1. Set your intention. Decide what you want. Do you really want to get that prize or learn how to do that thing? Really?Â If you do, then great. But if you don’t, don’t. Don’t waste your time and other people’s. Time is a finite resource. Put it where it counts.
I am not so good at this. I find myself metaphorically prancing uphill, enjoying the exercise, and it’s only when I’m halfway up that I bother to ask myself, why am I here? Do I really want to climb this mountain? And I’m often too embarrassed to admit I was too distracted by the view to have noticed where I was going.Â
2. Give yourself permission. Give yourself permission to not want what you’re supposed to want. Give yourself permission to want what you’re not supposed to want. Give yourself permission to face the hard stuff, to take a break, to laugh, to cry. Stop telling yourself to stop.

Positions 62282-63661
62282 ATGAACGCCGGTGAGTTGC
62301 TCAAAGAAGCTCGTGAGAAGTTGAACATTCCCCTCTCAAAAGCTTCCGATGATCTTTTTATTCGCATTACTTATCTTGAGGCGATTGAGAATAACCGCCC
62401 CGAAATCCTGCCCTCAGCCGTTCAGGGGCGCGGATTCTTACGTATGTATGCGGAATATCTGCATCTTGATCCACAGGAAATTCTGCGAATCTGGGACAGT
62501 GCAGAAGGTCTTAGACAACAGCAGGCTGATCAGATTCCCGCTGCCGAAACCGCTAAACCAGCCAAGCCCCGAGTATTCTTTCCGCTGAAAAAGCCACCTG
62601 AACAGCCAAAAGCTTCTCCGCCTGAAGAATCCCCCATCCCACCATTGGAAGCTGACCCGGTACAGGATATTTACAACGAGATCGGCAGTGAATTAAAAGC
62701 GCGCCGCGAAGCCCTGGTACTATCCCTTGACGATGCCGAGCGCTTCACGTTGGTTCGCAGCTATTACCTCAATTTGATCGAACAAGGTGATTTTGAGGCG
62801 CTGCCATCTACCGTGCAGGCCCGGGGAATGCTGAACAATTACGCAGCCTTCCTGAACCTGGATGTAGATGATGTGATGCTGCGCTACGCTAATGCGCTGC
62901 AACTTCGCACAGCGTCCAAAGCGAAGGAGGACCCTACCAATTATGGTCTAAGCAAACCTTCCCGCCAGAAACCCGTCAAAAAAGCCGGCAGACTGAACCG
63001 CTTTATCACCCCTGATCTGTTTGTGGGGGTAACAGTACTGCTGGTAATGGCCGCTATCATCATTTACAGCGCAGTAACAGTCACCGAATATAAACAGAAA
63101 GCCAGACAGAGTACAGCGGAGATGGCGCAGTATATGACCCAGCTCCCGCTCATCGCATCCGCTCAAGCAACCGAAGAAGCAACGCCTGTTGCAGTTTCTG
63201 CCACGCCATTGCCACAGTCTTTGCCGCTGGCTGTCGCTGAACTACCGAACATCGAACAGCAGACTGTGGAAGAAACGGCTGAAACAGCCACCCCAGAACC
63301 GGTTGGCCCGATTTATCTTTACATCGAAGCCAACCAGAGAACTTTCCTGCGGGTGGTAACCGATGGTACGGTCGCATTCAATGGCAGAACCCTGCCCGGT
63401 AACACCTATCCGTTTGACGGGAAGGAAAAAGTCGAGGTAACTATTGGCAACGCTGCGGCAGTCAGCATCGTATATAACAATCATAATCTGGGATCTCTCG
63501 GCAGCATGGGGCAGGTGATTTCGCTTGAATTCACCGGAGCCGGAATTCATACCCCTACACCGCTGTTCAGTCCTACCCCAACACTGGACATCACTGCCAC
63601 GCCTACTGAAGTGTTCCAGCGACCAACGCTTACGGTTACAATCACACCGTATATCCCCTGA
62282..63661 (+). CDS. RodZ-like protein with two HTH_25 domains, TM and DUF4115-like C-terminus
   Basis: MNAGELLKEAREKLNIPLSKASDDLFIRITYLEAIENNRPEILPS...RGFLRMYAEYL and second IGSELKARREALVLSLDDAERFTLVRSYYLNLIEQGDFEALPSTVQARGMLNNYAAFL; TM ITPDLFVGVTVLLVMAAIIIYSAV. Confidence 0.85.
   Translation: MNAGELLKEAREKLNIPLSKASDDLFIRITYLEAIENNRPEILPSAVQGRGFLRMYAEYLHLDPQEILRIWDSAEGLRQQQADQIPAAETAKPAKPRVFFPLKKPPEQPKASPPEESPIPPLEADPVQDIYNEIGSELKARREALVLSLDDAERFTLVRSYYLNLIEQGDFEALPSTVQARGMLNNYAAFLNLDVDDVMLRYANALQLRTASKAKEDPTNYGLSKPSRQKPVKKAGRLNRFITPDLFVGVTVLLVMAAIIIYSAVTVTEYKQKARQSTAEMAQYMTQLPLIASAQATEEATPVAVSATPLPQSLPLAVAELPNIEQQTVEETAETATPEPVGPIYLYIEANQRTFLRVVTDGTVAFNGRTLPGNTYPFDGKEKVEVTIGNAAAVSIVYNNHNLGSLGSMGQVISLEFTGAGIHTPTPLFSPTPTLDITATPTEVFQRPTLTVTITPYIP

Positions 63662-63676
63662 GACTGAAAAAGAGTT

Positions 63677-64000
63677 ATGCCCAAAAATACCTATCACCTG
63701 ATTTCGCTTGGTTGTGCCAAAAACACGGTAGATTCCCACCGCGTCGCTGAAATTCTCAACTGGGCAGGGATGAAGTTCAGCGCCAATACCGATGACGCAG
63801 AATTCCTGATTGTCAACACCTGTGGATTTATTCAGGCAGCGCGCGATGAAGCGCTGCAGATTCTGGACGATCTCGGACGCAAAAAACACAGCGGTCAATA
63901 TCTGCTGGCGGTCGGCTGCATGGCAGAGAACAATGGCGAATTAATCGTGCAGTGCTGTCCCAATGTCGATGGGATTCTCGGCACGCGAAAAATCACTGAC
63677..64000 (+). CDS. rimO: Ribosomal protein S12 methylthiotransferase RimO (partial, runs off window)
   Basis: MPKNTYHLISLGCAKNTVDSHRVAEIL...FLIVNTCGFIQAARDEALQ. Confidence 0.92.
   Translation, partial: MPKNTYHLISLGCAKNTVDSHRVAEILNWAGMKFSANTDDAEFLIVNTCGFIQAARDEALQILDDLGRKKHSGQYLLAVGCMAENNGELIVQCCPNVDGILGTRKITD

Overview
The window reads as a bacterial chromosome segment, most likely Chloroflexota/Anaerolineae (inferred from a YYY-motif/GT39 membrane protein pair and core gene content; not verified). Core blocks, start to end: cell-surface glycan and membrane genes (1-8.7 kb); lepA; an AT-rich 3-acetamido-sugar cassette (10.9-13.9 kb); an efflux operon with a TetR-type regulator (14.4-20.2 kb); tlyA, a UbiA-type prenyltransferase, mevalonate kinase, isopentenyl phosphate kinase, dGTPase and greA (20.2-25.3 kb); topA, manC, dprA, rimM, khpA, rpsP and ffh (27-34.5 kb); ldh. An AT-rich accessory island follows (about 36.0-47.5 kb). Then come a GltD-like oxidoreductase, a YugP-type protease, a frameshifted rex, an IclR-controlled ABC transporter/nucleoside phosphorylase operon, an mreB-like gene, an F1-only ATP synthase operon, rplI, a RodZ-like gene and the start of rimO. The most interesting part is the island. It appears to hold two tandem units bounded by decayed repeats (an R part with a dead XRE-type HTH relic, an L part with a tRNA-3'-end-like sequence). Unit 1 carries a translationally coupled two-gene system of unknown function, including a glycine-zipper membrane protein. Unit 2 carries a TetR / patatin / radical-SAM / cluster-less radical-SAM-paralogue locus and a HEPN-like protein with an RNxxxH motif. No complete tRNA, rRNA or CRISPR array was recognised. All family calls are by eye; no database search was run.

Also very very hard. Peer pressure doesn’t go away as you get older. It just gets less blatant. But here’s the secret I’ve found of growing up: nobody else knows what they’re doing either. You’re looking to them, but they’ve been looking to you all along.
3. Take a tiny step. Every trainer tells you: just put on your sneakers and get out the door. Addicts are told: take it one day at a time. It’s not big and it’s not dramatic, but that’s who wins the race.
This sounds like simplistic crap, doesn’t it? But I promise you, honestly and truly, it works. Where I haven’t succeeded, it’s because I didn’t do one (or more) of these three things. Where I have, I did. Pinky swear.Â